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20th March 2017

Mr Pisal Talks Gynae

Mr Pisal, Consultant Gynaecologist at London Gynaecology and the Whittington Hospital (NHS), spends almost all his time discussing and treating patients.  In this Q&A we learn more about Mr Pisal and what he thinks are the most important things to be aware of in women’s health today.

Why did you choose this specialism?

It was the pleasure and adrenaline of delivering babies into this world that attracted me to this field. It is amazing to be involved in somebody’s happiest moment.  Paradoxically, I don’t deliver babies any more as I focus more on oncology and key-hole surgery.

Describe a usual day in the life of a Consultant Gynaecologist?

My job involves seeing women with various health problems and making a diagnosis and arranging appropriate treatment. The most interesting part of my job is key-hole surgery. Women can have a major operation like hysterectomy (removal of womb) or myomectomy (removal of fibroids) through tiny incisions and recover within days. It is really satisfying. I am also an expert in colposcopy which is to do with assessment and treatment of abnormal smears.

What health issues do you think women should be more aware of?

I think women should be aware of screening in the form of cervical smears that are offered on the NHS. Nearly 1 out of 3 women do not have regular smears and that is a missed opportunity. It only takes 5 minutes to save your life and you owe it to your near and dear ones. Please book your smear today.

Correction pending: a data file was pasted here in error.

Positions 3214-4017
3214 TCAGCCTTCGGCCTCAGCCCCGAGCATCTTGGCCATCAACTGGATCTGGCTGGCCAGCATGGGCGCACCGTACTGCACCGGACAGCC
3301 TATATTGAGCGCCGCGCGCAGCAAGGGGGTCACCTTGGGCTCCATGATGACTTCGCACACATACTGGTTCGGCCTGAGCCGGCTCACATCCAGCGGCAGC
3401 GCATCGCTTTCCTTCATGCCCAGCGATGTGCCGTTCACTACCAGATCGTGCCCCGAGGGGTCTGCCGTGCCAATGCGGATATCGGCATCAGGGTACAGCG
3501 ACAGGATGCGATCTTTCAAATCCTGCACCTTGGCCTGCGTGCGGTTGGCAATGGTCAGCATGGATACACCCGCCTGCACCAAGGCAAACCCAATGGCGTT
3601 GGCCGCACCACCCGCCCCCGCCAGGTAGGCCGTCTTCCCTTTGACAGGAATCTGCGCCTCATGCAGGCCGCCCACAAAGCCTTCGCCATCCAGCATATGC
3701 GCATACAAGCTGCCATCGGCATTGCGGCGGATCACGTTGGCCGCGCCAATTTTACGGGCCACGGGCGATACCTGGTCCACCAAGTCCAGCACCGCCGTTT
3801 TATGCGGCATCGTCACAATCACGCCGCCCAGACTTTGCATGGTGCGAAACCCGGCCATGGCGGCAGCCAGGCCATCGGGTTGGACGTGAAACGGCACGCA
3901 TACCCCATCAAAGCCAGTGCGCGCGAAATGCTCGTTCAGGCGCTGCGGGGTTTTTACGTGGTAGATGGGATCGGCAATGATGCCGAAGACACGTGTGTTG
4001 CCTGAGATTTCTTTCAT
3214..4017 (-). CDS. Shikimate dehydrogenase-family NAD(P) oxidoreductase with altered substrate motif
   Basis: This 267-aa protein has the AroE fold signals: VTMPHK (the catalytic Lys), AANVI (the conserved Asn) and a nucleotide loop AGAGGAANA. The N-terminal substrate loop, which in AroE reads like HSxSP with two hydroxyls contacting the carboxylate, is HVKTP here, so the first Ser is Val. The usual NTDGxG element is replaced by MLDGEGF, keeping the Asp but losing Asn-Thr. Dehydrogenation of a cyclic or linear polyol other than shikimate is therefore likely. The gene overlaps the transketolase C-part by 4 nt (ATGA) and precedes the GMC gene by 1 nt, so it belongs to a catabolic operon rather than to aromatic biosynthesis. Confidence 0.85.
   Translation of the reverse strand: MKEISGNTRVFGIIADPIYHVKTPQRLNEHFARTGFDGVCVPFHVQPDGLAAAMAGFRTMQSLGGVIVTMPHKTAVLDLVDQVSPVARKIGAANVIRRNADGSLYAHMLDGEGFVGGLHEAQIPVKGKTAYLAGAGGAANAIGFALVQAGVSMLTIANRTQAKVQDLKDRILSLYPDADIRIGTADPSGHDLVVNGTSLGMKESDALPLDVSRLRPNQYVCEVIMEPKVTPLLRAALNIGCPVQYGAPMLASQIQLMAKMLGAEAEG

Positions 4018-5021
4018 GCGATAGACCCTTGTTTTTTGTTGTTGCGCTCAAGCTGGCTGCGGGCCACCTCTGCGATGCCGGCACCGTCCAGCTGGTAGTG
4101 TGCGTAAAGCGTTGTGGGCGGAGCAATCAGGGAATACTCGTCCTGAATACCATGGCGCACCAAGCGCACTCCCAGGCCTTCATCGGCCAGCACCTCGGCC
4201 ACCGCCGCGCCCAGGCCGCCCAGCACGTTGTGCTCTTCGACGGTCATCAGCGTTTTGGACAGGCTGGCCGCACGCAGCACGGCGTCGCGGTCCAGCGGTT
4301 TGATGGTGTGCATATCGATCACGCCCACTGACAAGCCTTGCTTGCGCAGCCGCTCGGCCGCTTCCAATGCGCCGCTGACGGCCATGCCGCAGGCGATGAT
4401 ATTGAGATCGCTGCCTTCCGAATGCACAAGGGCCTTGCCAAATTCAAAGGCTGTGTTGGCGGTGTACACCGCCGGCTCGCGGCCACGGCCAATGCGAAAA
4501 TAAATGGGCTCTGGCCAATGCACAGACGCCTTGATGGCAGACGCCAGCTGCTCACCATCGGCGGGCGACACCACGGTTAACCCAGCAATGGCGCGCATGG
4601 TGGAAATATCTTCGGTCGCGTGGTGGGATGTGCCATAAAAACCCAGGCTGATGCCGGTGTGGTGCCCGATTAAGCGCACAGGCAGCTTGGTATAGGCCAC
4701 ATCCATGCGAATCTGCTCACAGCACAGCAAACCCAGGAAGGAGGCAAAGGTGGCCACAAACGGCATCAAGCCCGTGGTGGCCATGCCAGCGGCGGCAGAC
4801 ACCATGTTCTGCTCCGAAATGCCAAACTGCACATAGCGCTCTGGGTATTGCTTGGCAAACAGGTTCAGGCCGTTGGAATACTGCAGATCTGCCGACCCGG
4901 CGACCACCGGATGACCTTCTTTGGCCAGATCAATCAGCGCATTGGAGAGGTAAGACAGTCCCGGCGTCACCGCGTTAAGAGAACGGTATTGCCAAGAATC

A lot of taboos have broken down around breast cancer, do women need to make similar checks for their gynaecological health? If so, what and how should they check themselves?

Women should have regular smears as requested by their GP. Six symptoms women should watch out for are: Bleeding after menopause, bleeding between periods, bleeding after sex, bloating, change in bowel habits and abdominal pain especially after the age of 45, pain during or after sex and any unusual lumps. It is best to see your doctor urgently if you are concerned.

What do you say to women who feel embarrassed about visiting the gynaecologist or their GP/nurse about gynaecological issues?

There is no need to be embarrassed at all. Doctors and nurses will always look after you with utmost sensitivity and gentleness. They often see anxious and nervous patients and it is normal to feel like that.

What is the most interesting thing you have seen in your career?

I once saw a woman who presented with ‘a bit of tummy ache’. She thought she was putting on weight in her middle age. On examination and scan, she was found to have a 55cm ovarian cyst weighing 19kg! Fortunately, the cyst turned out to be benign and the operation went well.

What are some of the most extreme cases you have dealt with?

We sometimes see cases of advanced cancers and feel sad about all the missed opportunities. It is so important to be health-aware and report any unusual symptoms.

What do you want women to know about your field and their health?

Be aware of what’s available. Have regular smears, always have a ‘full MOT’ at 50 through your GP or even privately.  Talk to other women and make them aware of what they should do. This is one of the most important uses of social media.  At London Gynaecology we package up healthcare services to make it easy for patients to understand what they might need whilst researching on the internet.


If you wish to know book an appointment with a consultant, please contact London Gynaecology on 020 10 11 700 or email [email protected].

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